Debunking the Most Common Myths Around AI in Marketing Before 2020 Arrives

Debunking the Most Common Myths Around AI in Marketing Before 2020 Arrives

In today’s world, it’s almost impossible to avoid Artificial Intelligence (AI). From daily interactions with voice assistants and smartphones, to the content recommended to you by media streaming services; everybody is already interacting with AI in some shape or form, even if they don’t realize it.

The workplace is no exception. AI is rapidly reinventing the way we work across every industry, with 70 percent of organizations set to assist workers with AI solutions by 2021. Terms like ‘AI’, ‘Automation’ and ‘Machine Learning’ are now commonplace in offices throughout the world, where they are often used arbitrarily, incorrectly and even interchangeably.

The buzz, and confusion, around AI in Marketing has inevitably led to a number of myths and misconceptions. As this sector undergoes radical change, it’s important that marketers understand both the true capabilities of AI, as well as how it can help them and their organization deliver better and more personalized customer experiences.

Read more: How AI and Data Analytics Improves Your Customer Experience

Here are some of the most common myths about AI in marketing:

AI in Marketing will Solve All of Your Problems in 2020

Let’s be clear: AI is not a panacea for all of your Marketing woes. Whilst it’s true that computers have powerful analytical and quantitative capabilities, AI will only ever be as good as the data that you train it on. With GDPR firmly in place, the significance of first-party data is more important than ever, ensuring you deliver as accurately and reliably as possible, and tailoring your content for its intended audience.

A host of Marketing tools can help organizations collect and analyze the right data – and it’s important that marketers consider these carefully before jumping on the latest trend. Think about the problem you are trying to solve, as well as how AI solutions can help bolster your existing workforce. After all, the people in your organization are where the most creative ideas and strategies will come from.

AI and Automation are One and the Same

AI’s ability to quickly process analytical tasks is one of its most appealing qualities – but it is also much more than just an automation tool. Marketers would be wise to seek out AI that augment rather than replace their existing workflows.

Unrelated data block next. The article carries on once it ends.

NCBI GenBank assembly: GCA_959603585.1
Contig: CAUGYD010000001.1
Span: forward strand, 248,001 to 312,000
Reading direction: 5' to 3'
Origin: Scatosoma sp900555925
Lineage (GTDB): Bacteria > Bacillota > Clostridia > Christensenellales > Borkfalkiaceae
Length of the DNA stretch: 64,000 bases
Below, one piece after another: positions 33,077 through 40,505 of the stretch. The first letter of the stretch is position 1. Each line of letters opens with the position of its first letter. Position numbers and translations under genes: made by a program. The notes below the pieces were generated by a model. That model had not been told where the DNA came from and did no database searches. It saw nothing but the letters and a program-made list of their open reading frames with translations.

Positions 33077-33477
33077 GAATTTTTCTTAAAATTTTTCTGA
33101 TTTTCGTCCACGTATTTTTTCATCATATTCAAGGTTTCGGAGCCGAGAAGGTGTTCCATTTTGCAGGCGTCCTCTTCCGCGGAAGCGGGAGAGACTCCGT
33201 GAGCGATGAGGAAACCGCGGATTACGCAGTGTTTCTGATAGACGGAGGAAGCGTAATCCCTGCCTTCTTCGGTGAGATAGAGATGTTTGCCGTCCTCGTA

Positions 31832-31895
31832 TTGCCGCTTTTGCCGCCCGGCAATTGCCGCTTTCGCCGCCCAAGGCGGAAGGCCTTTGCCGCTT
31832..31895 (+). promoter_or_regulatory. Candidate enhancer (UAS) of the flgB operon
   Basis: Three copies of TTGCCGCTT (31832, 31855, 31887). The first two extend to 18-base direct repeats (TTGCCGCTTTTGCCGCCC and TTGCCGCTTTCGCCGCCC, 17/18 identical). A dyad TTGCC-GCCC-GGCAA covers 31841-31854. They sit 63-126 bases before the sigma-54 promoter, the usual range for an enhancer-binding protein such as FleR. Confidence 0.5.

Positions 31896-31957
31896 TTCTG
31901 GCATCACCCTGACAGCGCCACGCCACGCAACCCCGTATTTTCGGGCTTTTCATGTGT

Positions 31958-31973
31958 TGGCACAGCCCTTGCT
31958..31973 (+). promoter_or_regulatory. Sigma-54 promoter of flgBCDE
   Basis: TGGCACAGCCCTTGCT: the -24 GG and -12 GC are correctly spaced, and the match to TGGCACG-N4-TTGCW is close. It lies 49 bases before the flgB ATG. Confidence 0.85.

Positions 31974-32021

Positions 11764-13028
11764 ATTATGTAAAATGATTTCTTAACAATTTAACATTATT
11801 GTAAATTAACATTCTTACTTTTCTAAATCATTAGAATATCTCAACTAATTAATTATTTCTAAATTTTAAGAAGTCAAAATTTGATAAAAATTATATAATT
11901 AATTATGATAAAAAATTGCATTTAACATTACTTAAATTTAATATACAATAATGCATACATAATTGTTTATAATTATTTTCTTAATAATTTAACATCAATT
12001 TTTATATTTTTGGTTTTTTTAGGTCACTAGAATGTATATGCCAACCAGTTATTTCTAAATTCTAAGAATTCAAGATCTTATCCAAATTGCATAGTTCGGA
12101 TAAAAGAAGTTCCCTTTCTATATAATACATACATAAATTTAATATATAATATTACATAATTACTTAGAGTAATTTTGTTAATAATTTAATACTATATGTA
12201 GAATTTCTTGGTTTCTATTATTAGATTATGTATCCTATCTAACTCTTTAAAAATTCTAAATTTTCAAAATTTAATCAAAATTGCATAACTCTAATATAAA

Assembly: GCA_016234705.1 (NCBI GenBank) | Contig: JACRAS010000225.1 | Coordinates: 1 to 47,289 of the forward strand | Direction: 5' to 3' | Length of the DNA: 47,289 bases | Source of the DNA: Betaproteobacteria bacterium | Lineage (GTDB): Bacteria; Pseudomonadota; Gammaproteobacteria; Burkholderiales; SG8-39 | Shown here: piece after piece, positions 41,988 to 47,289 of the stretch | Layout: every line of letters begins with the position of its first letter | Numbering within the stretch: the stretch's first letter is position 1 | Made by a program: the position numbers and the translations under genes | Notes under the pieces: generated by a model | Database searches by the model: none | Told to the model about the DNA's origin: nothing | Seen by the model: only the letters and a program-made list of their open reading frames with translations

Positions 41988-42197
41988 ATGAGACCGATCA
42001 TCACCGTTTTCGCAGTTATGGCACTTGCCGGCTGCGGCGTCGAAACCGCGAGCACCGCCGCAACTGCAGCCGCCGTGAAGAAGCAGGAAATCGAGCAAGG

For example, some tools may generate various marketing assets and run “AB testing” to determine which asset is most likely to result in a click from your customers. This is a great way for brands to run multiple tests in a shorter period of time, and avoid losing sight of their customers.

Instead of automating away the creative process, a smarter way of utilizing AI is through collaborative tools that empower the user to make more informed Marketing decisions, particularly when it comes to selecting content and imagery for marketing campaigns. When trained on customer data, AI can provide insights that show what type of content works for which customers – ultimately enabling marketers to finesse assets and provide a better, more personalized customer experience.

AI in Marketing is Going to Replace You!

Fears that AI in Marketing will replace people’s jobs are pervasive in the media, and, while it’s true that historically the introduction of new technologies has caused job displacement, by properly leveraging AI for the right tasks, brands can undoubtedly bring increased productivity and growth to workforces, shifting focus towards creativity and innovation. We are already beginning to see new roles appear, from programmers and data scientists, through to Chief Information Officers, and even Chief AI Officers.

In fact, by 2022, it’s predicted that the AI industry will have created almost 60 million more jobs than it replaces. And as robots and automation technologies take ownership of routine, analytical tasks, human marketers will have more time to do what they do best: get creative, solve problems and interact with customers on a more human level.

Read more: The Future of Artificial Intelligence Is Job Augmentation, Not Elimination

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